Leicestershire defeated Warwickshire by seven wickets
Warwickshire's unreliable one-day form continued as they subsided to a sevenwicket loss against Leicestershire.
After a heartening victory over Surrey the signs were that Warwickshire had turned the corner in one- day cricket but another top-order batting failure sentenced them to their third totesport League loss of the season. The result sees them slip into the bottom half of the table.
Yet there are some signs that their one-day cricket is improving. Alex Loudon's half-century was his second in two innings while Jonathan Trott also hit a competition-best 93 not out. With Jim Troughton also scoring heavily in one-day cricket of late, there is some room for optimism that the batsmen are learning the art of the one-day game.
The bowlers showed character, too, fighting hard to defend an inadequate total. Leicestershire were on top from the first ball of the match but that they crossed the victory line with only eight balls to spare says much for disciplined bowling by Dougie Brown, Neil Carter and the spinners.
Perhaps most importantly, there was good news for England. Ashley Giles came through the match unscathed and improved noticeably as his spell wore on. Unless there is any reaction overnight, he will join up with England this week.
Warwickshire never recovered from a poor start to their innings. Nick Knight won the toss and elected to bat but, in seamer-friendly conditions, the home batsmen could hardly lay bat on ball as the first 14 overs produced only 29 runs.
Carter managed to be dropped, dismissed and score a single from the first ball of the match. His offer of a catch to second slip was spurned but his attempt to steal two was punished when Charl Willoughby's direct hit from third man found him well out.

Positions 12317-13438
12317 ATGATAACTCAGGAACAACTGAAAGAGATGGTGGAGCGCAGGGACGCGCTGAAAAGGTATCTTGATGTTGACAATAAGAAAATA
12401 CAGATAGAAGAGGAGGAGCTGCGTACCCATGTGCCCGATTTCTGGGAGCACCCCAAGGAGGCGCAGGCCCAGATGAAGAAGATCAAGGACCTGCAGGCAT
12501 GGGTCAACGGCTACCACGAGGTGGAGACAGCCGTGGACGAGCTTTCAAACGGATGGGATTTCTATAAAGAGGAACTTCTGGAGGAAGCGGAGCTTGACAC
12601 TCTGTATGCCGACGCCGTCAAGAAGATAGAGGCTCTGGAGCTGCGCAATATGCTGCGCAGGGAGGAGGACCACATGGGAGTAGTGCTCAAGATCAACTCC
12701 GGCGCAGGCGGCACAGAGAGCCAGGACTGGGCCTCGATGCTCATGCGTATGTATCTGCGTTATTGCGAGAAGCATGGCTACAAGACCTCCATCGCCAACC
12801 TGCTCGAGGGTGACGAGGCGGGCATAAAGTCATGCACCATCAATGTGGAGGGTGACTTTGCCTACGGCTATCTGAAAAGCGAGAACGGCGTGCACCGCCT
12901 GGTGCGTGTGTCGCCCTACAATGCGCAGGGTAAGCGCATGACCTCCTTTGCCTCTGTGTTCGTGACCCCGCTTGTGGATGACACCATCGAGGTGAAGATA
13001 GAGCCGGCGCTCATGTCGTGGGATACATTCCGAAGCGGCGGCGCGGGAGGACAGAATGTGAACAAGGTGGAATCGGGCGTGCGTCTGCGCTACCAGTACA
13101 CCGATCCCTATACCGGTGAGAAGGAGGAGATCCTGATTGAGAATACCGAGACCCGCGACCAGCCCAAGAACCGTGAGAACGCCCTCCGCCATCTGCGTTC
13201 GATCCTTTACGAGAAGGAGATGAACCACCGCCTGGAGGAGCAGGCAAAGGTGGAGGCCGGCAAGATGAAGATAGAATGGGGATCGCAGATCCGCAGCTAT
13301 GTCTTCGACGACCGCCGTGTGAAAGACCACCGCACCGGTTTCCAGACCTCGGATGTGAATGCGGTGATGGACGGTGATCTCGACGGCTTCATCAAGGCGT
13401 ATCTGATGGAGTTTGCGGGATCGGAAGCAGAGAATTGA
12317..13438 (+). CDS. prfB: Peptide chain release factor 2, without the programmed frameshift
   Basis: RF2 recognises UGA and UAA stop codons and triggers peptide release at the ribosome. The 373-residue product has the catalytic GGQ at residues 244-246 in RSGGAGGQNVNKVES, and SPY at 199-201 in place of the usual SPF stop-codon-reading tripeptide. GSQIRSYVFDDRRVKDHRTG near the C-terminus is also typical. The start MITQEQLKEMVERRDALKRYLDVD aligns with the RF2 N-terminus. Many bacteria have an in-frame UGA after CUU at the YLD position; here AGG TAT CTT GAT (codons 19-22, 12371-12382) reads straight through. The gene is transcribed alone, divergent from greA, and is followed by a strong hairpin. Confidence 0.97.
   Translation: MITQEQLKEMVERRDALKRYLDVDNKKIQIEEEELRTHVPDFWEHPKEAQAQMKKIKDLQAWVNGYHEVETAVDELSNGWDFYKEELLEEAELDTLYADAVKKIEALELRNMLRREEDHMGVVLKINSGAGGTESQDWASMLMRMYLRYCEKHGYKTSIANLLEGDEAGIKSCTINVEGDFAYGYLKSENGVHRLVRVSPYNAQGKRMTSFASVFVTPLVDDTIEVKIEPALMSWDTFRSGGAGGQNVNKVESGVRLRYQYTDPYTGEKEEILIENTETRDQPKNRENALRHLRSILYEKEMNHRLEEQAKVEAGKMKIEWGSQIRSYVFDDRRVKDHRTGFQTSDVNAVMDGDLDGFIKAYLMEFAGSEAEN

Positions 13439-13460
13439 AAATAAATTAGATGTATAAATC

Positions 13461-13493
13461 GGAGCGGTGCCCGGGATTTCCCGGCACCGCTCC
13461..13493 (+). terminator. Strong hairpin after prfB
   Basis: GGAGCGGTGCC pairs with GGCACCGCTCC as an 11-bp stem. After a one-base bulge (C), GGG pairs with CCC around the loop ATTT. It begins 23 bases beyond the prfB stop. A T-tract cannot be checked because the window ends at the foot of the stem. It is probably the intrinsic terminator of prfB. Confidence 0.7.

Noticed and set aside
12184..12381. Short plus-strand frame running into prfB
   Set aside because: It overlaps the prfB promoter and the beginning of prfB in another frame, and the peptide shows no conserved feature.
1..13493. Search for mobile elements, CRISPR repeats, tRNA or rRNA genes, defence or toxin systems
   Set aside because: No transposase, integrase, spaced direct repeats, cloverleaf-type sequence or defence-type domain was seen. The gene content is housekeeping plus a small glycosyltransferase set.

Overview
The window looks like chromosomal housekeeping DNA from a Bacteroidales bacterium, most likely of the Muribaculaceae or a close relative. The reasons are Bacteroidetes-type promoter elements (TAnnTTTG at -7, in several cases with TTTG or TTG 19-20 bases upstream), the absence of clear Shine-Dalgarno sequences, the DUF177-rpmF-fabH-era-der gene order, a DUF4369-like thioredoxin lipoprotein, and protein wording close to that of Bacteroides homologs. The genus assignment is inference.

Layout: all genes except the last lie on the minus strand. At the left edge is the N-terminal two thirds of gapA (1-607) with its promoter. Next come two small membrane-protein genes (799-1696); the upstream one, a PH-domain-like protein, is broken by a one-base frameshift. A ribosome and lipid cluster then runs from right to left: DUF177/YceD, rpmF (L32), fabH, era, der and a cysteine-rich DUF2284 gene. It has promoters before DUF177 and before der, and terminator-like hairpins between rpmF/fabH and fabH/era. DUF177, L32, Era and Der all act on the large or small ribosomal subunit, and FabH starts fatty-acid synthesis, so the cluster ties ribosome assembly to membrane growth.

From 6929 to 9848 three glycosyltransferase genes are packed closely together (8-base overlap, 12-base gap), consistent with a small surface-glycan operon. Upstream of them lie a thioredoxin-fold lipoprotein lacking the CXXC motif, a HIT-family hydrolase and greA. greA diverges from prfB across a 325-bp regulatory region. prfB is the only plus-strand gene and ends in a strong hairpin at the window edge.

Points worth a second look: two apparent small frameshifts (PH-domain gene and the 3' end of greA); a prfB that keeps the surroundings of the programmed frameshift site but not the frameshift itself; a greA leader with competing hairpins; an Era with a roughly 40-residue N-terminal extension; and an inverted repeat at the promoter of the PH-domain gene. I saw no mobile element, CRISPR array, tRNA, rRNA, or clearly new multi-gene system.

It took Ian Bell 23 deliveries to get off the mark and he played and missed regularly before edging a loose drive while Knight (47 balls), who also lived dangerously, finally departed via a thin edge to the wicketkeeper off the excellent Willoughby. Troughton also departed quickly, wafting outside off stump. At 43 for four after 16 overs, Warwickshire were in deep trouble.
That they set a competitive total at all was due to a super partnership of 98 in 20 overs between Trott (108 balls, five fours and three sixes) and Loudon (58 balls, five fours).
Trott started cautiously. He had a top score of 17 and averaged five in one-day cricket before this match, and was missed at cover - a low, tough chance - when on four.
There was only a single four - a reverse sweep at that - and one six (a slogsweep off Henderson) in his first 50 but Trott kept his head. He manoeuvred the ball into the gaps sensibly and, as he grew in confidence, unleashed some belligerent shots, including an audacious reverse sweep over point and two more sixes off the slow bowlers.
Loudon again batted beautifully. More fluent than Trott, at least initially, he swept well and went to his half-century (55 balls) 20 deliveries faster than Trott. Loudon was run out, however, responding to Trott's call for an unlikely single. The total was about 20 fewer than par for the pitch.
In reply, an opening stand of 100 in 24 overs between Darren Maddy and 20-year-old Tom New (82 balls, two fours and a six) all but settled the matter. The seventh List A century of Maddy's career was a masterclass in how to pace a one-day innings but the hosts had chances to dismiss him early.
Maddy (119 balls, 12 fours) was given two reprieves. A direct hit would have run him out before he had scored and, when on 22, Loudon spilt a tough chance off Bell. Cunningly though Knight fiddled his bowlers, he could not engineer the breakthrough. Warwickshire paid the price for a lack of cutting edge to the attack.